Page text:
Despite the fact some diseases used to mean a death sentence are now treatable in the United States, experts today say American women are still struggling with higher maternal mortality rates than other developed countries.
According to a report by the Los Angeles Times, the rate at which women in the U.S. die during childbirth more than doubled between 1987 and 2013.
Furthermore, a second report published in the Journal of Obstetrics and Gynecology stated 31 other countries boast lower maternal mortality rates than we do.
Texas in particular, experts say, is seeing a concerning rise in the rate of women who don’t survive childbirth.
Among those affected, African American women are reportedly most at risk, and the issue is being described as such a crisis, a Dallas based nonprofit, the Afiya Center, published a report called ‘We Can’t Watch Black Women Die.’
Because there are so many different factors potentially influencing maternal mortality, including complications during pregnancy or after, a person’s access to health care and their environment, physicians say it’s hard to nail down a single cause.
A task force on maternal mortality appointed by the state did find some common factors when they conducted a study using data from patients in 2011 and 2012, however:
Comparing the health of women in Texas who survived childbirth with those who didn’t during that time period, analysts said they found cardiac events, drug overdoses and hypertension-related disorders were leading causes of death during and and before delivery.
“In an ideal world, a woman would have the opportunity to have a visit with a physician before she becomes pregnant to identify any potential risk factors before she gets pregnant,” obstetrician-gynecologist Lisa Hollier said in an interview. “Then a woman would enter prenatal in her first trimester. Unfortunately, African American women are the least likely to have that first trimester of prenatal care.”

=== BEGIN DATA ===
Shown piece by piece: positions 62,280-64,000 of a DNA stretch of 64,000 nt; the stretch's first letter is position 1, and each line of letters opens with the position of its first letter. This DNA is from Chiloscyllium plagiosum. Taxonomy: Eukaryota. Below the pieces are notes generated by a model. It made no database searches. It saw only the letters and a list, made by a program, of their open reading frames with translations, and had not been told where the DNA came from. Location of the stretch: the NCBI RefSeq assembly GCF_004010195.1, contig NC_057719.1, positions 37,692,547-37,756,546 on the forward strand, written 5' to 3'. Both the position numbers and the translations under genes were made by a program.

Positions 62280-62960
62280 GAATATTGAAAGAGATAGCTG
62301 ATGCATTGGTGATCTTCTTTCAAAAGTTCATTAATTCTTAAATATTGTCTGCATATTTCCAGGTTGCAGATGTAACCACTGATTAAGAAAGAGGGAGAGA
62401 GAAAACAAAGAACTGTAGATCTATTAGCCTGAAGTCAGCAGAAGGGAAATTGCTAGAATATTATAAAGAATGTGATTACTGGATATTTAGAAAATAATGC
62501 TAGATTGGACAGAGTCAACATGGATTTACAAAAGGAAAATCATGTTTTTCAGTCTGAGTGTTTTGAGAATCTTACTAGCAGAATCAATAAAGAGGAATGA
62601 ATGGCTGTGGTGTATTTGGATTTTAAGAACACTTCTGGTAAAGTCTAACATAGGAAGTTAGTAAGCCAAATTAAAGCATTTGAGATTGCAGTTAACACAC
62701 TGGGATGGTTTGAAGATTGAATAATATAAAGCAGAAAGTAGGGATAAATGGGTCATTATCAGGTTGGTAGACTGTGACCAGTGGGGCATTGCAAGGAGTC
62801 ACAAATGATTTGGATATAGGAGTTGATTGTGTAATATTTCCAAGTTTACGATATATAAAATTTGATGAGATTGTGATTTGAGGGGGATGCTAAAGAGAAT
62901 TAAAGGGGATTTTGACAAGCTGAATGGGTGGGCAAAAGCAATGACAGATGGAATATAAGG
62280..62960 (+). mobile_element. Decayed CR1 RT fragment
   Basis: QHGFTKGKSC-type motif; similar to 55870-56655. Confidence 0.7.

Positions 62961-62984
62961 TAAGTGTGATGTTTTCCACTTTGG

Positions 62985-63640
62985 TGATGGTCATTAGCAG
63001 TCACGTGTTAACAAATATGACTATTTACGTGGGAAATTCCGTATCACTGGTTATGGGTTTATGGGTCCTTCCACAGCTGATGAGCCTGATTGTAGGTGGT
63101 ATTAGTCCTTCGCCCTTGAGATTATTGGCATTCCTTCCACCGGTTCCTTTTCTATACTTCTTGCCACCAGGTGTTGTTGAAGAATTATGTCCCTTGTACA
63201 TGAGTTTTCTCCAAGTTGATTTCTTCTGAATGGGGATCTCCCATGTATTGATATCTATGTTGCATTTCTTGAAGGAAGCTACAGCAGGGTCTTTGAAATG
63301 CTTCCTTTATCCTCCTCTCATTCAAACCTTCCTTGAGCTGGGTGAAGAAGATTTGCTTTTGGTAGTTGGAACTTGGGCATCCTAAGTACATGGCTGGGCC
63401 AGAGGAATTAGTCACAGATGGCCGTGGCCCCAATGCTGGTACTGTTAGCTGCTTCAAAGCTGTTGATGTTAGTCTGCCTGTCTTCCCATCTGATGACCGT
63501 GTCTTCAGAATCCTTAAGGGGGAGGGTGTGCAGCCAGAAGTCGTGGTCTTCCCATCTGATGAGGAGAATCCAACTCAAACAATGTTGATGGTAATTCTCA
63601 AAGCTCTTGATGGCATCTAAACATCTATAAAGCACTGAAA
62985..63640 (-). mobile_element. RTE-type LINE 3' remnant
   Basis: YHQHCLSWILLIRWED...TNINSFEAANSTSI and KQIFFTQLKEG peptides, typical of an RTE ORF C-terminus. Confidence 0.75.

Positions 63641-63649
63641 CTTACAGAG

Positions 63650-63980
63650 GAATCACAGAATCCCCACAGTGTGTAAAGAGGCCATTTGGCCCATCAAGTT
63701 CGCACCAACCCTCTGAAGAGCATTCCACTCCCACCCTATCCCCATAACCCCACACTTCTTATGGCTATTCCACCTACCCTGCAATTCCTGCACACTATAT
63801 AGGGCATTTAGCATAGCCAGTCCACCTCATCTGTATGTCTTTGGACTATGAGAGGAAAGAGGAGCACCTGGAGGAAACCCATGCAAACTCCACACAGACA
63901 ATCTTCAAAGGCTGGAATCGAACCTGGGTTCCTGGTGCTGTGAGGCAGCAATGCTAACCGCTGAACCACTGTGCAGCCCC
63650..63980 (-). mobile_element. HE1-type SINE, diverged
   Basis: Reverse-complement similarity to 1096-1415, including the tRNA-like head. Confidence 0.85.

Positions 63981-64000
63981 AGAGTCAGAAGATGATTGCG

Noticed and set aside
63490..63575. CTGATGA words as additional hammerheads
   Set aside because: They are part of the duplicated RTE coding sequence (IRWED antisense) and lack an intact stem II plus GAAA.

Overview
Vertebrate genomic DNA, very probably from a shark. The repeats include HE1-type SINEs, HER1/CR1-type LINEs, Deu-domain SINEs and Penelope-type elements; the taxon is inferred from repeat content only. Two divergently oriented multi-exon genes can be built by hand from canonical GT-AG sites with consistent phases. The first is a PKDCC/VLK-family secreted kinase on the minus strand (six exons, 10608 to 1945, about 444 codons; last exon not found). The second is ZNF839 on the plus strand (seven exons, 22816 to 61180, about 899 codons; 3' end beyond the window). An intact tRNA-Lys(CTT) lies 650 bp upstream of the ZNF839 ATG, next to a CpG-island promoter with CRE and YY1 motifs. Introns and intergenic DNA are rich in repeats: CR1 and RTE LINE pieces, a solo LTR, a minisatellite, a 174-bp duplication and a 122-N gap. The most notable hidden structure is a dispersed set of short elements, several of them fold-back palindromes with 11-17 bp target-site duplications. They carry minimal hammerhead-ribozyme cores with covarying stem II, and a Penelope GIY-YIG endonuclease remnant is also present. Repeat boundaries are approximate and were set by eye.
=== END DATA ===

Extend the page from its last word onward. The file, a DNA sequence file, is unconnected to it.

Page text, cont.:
In addition to a lack of health coverage, studies show African American women may also be under higher levels of chronic stress, leading to related health conditions proven to complicate pregnancy.
This is why, Shawn Thierry, a lawmaker representing Houston’s 146th district in the Texas House, said she introduced legislation to investigate whether socioeconomic and educational background play a role in the maternal mortality rate of African American women during the state’s most recent legislative session.
The bill didn’t pass, but according to the Times article, Thierry herself almost died giving birth to her own daughter.
Living among a world-class medical center, it is unclear where Houstonians go from here.